On November 17, EA is going to release one of the most anticipated games of the year: Star Wars Battlefront II. In preparation, EA allowed the subscribers to EA access (EA’s subscription-based game service for Xbox One and PS4) to play the game early. Unfortunately, the reception has been less than stellar (pun intended).

The game, like many other games released in late 2017, is being widely bashed for its use of loot boxes. Players claim the game is rigged to force players who want to unlock all the characters to pay real-world dollars to get them, with Reddit user MBMMaverick making a post on r/StarWarsBattlefront titled merely “Seriously? I paid 80$ to have Vader locked?”

The post gained traction rapidly, increasing by 46k points at the time of this writing, making it the top post of all time on the subreddit by over 10k. The post garnered so much attention that EA decided to respond to Maverick. EA’s response reads:

“The intent is to provide players with a sense of pride and accomplishment for unlocking different heroes.

As for cost, we selected initial values based upon data from the Open Beta and other adjustments made to milestone rewards before launch. Among other things, we’re looking at average per-player credit earn rates on a daily basis, and we’ll be making constant adjustments to ensure that players have challenges that are compelling, rewarding, and of course attainable via gameplay.

We appreciate the candid feedback, and the passion the community has put forth around the current topics here on Reddit, our forums and across numerous social media outlets.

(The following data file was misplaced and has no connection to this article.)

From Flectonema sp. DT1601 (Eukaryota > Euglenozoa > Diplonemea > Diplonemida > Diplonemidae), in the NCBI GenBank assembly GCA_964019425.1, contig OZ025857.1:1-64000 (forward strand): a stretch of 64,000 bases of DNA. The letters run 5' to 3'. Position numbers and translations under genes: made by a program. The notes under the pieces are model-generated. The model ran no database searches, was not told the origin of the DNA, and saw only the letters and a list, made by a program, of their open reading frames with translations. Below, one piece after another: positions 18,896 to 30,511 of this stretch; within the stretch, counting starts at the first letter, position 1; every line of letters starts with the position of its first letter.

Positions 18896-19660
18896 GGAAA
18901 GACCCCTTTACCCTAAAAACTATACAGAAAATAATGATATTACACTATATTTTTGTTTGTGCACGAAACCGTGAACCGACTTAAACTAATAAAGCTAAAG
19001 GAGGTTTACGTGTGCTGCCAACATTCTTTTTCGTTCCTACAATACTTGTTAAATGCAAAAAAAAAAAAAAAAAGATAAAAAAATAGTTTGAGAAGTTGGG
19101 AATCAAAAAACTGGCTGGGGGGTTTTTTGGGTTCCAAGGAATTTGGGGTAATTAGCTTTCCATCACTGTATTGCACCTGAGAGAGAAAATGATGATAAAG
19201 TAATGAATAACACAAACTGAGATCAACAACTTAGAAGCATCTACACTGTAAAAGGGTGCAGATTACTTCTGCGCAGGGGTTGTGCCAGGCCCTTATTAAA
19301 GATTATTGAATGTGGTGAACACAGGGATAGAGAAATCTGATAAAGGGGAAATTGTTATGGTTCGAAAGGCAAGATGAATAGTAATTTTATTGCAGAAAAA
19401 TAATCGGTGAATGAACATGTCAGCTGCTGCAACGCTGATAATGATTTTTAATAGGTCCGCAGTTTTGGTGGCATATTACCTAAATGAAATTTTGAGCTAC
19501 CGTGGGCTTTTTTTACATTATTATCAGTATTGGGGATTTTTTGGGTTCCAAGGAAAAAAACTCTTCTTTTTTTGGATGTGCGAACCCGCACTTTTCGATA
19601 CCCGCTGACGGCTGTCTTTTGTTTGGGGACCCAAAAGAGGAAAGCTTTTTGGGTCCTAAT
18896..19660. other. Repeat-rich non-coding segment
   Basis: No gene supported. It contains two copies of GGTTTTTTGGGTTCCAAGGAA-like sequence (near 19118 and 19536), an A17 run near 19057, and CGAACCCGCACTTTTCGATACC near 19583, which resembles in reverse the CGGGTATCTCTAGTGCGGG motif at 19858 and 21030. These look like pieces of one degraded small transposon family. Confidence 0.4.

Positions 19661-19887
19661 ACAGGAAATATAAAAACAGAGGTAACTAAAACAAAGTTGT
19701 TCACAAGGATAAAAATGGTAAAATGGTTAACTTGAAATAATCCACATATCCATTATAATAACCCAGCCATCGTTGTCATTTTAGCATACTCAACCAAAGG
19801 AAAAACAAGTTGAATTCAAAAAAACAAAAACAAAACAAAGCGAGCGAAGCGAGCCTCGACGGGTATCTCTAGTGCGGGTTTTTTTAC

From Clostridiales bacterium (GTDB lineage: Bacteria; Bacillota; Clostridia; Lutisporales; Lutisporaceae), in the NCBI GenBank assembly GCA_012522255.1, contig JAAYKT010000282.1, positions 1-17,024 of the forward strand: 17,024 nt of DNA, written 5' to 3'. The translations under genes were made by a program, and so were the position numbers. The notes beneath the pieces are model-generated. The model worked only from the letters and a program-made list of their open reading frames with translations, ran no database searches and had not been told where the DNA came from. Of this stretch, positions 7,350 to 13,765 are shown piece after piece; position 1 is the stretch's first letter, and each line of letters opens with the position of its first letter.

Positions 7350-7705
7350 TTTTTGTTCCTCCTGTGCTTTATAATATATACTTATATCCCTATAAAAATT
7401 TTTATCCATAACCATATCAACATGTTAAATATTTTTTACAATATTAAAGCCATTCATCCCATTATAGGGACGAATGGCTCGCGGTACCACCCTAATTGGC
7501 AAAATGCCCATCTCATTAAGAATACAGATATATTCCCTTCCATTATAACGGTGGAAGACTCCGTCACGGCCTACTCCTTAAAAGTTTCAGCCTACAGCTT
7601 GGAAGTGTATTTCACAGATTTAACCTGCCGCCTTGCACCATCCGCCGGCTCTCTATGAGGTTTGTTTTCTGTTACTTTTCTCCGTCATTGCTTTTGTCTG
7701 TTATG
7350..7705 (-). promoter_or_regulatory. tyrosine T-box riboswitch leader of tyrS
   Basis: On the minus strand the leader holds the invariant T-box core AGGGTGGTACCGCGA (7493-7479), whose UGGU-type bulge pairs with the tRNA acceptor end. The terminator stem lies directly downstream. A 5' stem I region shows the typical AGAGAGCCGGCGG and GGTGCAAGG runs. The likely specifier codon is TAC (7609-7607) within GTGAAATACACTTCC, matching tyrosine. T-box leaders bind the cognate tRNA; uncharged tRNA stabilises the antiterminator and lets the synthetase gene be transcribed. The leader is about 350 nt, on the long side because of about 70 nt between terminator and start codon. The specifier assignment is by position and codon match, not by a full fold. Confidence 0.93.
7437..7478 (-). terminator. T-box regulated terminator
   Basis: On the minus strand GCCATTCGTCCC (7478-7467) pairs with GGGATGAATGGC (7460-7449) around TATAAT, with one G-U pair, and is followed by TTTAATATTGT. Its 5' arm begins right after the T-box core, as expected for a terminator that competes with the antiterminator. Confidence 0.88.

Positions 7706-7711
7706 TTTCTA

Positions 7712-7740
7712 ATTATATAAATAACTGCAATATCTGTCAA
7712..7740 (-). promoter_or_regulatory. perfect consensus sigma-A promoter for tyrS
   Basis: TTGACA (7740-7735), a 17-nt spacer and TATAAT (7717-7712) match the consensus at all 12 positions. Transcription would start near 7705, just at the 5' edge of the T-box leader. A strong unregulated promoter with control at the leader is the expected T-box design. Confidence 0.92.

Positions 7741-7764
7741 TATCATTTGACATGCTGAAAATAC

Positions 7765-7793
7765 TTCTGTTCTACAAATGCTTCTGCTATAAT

Our team will continue to make changes and monitor community feedback and update everyone as soon and as often as we can.”

The comment is currently at -287k points, making it the most downvoted comment in Reddit’s 12-year history, beating out a post that was explicitly asking for downvotes. It seems people are seeing through EA and claiming they are just trying to cover up a lousy monetization pay-to-win model of the game. Many people argue that this is a crushing blow for EA, and they will need an excellent repose to recover, but I’m not so sure. EA is infamous for their marketing, and whether this backlash was intentional or not, EA seems to be firm believers that any publicity is good publicity.

Regardless of EA’s intention for the comment or my thoughts on the model they chose for the game, the company’s history leads me to believe that EA higher-ups may not be as upset about this as you expect. I encourage readers to follow the story; if Battlefront II’s monetization turns out to be as bad as people claim, the only way to stop this in the future will be not to buy the game.